Re: Circlemud/diku Licence

From: Patrick Dughi (
Date: 07/19/00

        Actually, I've got two questions about this license.


        I was curious about, is the dikumud-circlemud license compatiable
with the GPL?

        See, GPL is special.  Especially this part;

"But when you distribute the same sections as part of a whole which is a
work based on the Program, the distribution of the whole must be on the
terms of this License, whose permissions for other licensees extend to the
entire whole, and thus to each and every part regardless of who wrote it."

        Which basically means that if you use parts of GPL'ed software in
your code (and it's not seperate, like say, zlib), then if you ever wish
to distribute that to others in any way, your code must adhere to the GPL
license, and any restrictions on copying, distribution, and modification
must be voided (GPL is the only thing that can cover it, no sublicensing

        The problem is that while the dikumud and circlemud licenses are
not overly restrictive, they do say you cannot make money from it in any
way.  That means we cannot charge people for source code derived from it.
However, this is a type of distribution.  GPL has to be the only thing
covering distribution neh?  The circlemud/diku licenses restrict the
rights that the GPL insures.  It guarentees your right to charge for
distributing the code.  (it does say you have to include the source code
though - if you _do_ choose to distribute it).

        Of course, this only applies to circumstances where you provide
code/object files/patches to others.  If you keep it for yourself, the
only thing you have to modify that I can see is :

" If the modified program normally reads commands interactively when
run, you must cause it, when started running for such interactive use in
the most ordinary way, to print or display an announcement including an
appropriate copyright notice and a notice that there is no warranty (or
else, saying that you provide a warranty) and that users may redistribute
the program under these conditions, and telling the user how to view a
copy of this License."

        Though, it can be contested as to whether or not that applies to
the end user, or simply the admin who runs the program.  There's an
exception to this rule, but because we display the diku/circle credits in
the opening screen, we void it, and require the GPL disclaimer to be
appended simply for day-to-day usage.  It's also of concern to note that
this implies the above issue - that you will allow redistribution and
source code - however you do not have to do that, unless you're actually
redistributing it.

        Again, this is questionable, if the interaction must apply to the
server usage, or remote login usage.

To throw us back into the real world, lets look at case study:

        I wrote my own AVL tree structure and functions, but I found that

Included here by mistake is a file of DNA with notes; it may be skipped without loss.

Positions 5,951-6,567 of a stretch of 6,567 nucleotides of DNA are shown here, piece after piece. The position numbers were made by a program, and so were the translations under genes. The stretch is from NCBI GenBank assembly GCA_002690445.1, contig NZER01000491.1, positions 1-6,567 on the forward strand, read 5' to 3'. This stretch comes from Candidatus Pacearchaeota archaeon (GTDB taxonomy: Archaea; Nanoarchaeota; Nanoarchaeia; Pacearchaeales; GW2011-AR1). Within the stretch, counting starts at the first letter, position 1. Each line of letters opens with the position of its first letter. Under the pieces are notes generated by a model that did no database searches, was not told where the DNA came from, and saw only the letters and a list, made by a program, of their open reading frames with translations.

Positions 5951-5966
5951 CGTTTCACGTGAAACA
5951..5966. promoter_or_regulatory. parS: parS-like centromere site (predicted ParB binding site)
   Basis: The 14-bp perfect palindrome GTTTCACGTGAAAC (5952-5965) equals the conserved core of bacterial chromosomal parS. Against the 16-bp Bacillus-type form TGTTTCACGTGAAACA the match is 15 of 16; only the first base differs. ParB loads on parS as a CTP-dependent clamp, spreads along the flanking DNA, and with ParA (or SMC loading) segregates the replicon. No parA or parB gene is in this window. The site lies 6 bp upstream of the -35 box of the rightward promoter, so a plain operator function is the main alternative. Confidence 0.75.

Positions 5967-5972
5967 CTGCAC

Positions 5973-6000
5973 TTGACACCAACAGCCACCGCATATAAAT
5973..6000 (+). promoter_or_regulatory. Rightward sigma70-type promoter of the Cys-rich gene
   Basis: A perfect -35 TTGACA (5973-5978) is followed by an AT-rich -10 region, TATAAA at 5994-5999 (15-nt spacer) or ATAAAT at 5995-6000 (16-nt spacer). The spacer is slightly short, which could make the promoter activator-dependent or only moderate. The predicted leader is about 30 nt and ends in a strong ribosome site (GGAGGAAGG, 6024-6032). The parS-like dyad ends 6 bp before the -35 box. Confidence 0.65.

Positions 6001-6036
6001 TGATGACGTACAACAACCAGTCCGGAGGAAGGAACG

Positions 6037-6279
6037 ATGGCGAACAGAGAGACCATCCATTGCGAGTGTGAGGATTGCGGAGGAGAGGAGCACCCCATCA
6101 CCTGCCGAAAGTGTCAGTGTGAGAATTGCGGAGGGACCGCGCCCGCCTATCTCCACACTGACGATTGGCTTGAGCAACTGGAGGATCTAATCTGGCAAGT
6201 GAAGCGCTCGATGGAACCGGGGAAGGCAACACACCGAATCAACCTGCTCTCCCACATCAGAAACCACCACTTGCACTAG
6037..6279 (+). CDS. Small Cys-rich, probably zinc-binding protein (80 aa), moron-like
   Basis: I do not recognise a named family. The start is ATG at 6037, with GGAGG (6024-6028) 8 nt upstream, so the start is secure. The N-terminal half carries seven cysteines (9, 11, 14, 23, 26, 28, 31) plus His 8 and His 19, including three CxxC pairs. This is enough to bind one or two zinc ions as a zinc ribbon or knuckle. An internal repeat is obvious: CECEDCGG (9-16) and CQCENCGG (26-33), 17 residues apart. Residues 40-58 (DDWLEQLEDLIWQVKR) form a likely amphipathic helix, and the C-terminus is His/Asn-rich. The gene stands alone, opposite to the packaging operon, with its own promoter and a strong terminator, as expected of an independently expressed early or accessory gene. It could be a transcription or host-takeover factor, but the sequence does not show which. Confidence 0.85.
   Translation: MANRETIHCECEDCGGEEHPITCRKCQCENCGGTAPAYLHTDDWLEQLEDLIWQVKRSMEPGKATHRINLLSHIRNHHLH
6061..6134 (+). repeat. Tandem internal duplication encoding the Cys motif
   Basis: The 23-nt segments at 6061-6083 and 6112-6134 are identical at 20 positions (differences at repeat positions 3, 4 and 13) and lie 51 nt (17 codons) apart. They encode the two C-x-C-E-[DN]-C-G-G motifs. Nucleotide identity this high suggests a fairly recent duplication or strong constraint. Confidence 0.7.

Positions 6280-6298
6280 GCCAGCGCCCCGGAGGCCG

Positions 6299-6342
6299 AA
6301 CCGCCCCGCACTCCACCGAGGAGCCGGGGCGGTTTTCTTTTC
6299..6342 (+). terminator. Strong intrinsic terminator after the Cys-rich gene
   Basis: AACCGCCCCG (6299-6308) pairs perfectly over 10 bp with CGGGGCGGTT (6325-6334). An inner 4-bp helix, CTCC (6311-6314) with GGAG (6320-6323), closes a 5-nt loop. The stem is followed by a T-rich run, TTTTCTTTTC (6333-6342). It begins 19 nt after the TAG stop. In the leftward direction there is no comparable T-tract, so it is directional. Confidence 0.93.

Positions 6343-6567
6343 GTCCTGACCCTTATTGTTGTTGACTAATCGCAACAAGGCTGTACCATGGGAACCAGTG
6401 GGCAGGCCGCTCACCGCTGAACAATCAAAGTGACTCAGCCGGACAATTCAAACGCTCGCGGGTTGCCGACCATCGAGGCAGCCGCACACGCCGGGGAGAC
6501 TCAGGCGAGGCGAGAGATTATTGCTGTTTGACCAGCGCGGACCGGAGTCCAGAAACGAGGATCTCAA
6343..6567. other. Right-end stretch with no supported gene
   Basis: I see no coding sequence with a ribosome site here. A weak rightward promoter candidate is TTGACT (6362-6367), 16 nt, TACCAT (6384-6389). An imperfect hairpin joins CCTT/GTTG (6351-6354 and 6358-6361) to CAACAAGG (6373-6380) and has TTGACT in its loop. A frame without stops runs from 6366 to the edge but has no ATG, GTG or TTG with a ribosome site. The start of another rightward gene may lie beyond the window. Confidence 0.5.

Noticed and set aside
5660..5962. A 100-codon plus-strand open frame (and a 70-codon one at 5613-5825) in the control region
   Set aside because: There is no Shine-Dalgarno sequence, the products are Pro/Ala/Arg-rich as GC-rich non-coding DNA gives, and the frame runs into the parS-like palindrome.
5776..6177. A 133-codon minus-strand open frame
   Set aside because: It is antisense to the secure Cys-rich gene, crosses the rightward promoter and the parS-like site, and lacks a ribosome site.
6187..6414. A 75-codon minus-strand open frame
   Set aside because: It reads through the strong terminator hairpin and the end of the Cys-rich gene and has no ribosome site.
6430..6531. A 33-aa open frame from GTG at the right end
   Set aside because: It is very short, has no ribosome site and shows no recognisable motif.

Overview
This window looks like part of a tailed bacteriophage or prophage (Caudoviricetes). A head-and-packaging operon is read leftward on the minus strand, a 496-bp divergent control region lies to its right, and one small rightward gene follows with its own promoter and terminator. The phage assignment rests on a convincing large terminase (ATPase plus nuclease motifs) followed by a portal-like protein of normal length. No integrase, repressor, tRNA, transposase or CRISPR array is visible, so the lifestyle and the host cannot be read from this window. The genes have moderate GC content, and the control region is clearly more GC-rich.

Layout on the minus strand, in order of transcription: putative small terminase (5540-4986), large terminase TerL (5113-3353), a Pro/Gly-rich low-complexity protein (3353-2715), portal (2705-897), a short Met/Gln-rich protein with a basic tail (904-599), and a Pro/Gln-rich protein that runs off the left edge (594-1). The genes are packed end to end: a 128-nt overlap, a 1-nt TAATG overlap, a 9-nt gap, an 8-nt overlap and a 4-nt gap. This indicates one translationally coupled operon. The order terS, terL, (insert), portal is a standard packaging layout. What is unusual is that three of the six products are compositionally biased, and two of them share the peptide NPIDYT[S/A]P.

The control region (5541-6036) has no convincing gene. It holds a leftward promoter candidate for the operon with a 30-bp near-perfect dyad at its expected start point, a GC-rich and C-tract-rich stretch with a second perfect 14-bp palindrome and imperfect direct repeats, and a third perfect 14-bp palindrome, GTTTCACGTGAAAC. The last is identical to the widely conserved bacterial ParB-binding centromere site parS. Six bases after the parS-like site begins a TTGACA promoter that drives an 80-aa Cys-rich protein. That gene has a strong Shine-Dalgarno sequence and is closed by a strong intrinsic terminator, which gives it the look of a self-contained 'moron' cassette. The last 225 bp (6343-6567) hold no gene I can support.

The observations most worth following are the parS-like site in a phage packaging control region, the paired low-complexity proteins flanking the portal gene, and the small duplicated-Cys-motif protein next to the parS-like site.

a much better implementation of said data structure was already available
in a set of functions I ripped out of some GPL'ed code.  I'd _rather_ use
that code.  I'd also like to put up the finished product on the circlemud
ftp site so people could use it with whatever functionality was added.

        But I don't think i'll be allowed.

                Any ideas?


        What is the thought behind the combined diku/circlemud licenses?
Why is it such a bad thing to make money from it?  The ability to charge
for any reason is a powerful incentive from the point of a game
developer/admin.  Even something basic and often brought up, like server
costs, or as Jermey stated, providing incentives for programmers... what
if you gave every builder who finished a zone 25$

        The thing is, people won't throw money away like that when they
don't have the ability to make it back in spades.  Because of that, we
probably loose quite a few potential workforce, and through that,
potential players.....

        If a mud had a budget, just think how much more work could be
performed, and how much better that could possibly make it!  Think UO or
EQ, or even DiabloII would have been able to pull up something like 4-6
man-years of just art if they weren't going to pay the artists?

        Frankly, I see nothing wrong with making money.  People will still
continue to contribute to a product that is open source, and very few will
probably require payment.  Circlemud-derived muds simply don't have the
ability to survive and charge players since they haven't made the supreme
leap up to things like Ultima Online and the sort.  More likely, they'll
have pay-up's for equipment/power upgrades, stuff like that.

        In the end, I'm curious if it's possible for the creators of
dikumud and of course, Jeremy, to repeal their licensing scheme?  I think
it would only increase the amount of development, and attraction of

        I'm not very versed in the requirements for a developer to change
the licensing on their own code, if they want to (I don't think it's
possible, with GPL for example, unless you seperate the components very
well).  Assuming developers are interested, is this even possible in this


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